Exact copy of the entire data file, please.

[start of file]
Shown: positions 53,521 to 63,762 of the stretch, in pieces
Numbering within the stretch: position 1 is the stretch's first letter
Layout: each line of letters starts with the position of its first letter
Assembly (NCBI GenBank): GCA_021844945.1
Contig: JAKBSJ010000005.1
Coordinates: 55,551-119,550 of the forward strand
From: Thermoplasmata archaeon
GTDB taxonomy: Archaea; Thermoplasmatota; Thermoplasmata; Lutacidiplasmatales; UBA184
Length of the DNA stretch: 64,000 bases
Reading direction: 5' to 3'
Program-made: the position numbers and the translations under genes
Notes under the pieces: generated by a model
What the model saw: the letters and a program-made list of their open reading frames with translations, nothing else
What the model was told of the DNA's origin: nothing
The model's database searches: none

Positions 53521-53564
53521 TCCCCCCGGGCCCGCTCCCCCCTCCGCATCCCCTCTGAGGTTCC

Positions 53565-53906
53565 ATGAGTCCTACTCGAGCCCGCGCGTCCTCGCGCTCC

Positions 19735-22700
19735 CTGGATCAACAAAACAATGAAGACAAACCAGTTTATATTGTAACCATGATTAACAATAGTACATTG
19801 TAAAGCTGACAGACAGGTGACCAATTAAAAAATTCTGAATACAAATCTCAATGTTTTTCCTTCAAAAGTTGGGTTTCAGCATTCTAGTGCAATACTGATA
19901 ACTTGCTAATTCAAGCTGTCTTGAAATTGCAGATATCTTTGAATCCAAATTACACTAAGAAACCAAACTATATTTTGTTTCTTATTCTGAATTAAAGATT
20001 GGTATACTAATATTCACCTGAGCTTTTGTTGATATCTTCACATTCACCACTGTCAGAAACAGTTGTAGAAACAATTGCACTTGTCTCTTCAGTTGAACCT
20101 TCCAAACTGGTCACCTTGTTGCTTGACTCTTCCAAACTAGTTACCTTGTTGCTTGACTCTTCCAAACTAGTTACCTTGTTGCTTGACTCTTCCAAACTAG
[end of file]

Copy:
Shown: positions 53,521 to 63,762 of the stretch, in pieces
Numbering within the stretch: position 1 is the stretch's first letter
Layout: each line of letters starts with the position of its first letter
Assembly (NCBI GenBank): GCA_021844945.1
Contig: JAKBSJ010000005.1
Coordinates: 55,551-119,550 of the forward strand
From: Thermoplasmata archaeon
GTDB taxonomy: Archaea; Thermoplasmatota; Thermoplasmata; Lutacidiplasmatales; UBA184
Length of the DNA stretch: 64,000 bases
Reading direction: 5' to 3'
Program-made: the position numbers and the translations under genes
Notes under the pieces: generated by a model
What the model saw: the letters and a program-made list of their open reading frames with translations, nothing else
What the model was told of the DNA's origin: nothing
The model's database searches: none

Positions 53521-53564
53521 TCCCCCCGGGCCCGCTCCCCCCTCCGCATCCCCTCTGAGGTTCC

Positions 53565-53906
53565 ATGAGTCCTACTCGAGCCCGCGCGTCCTCGCGCTCC

Positions 19735-22700
19735 CTGGATCAACAAAACAATGAAGACAAACCAGTTTATATTGTAACCATGATTAACAATAGTACATTG
19801 TAAAGCTGACAGACAGGTGACCAATTAAAAAATTCTGAATACAAATCTCAATGTTTTTCCTTCAAAAGTTGGGTTTCAGCATTCTAGTGCAATACTGATA
19901 ACTTGCTAATTCAAGCTGTCTTGAAATTGCAGATATCTTTGAATCCAAATTACACTAAGAAACCAAACTATATTTTGTTTCTTATTCTGAATTAAAGATT
20001 GGTATACTAATATTCACCTGAGCTTTTGTTGATATCTTCACATTCACCACTGTCAGAAACAGTTGTAGAAACAATTGCACTTGTCTCTTCAGTTGAACCT
20101 TCCAAACTGGTCACCTTGTTGCTTGACTCTTCCAAACTAGTTACCTTGTTGCTTGACTCTTCCAAACTAGTTACCTTGTTGCTTGACTCTTCCAAACTAG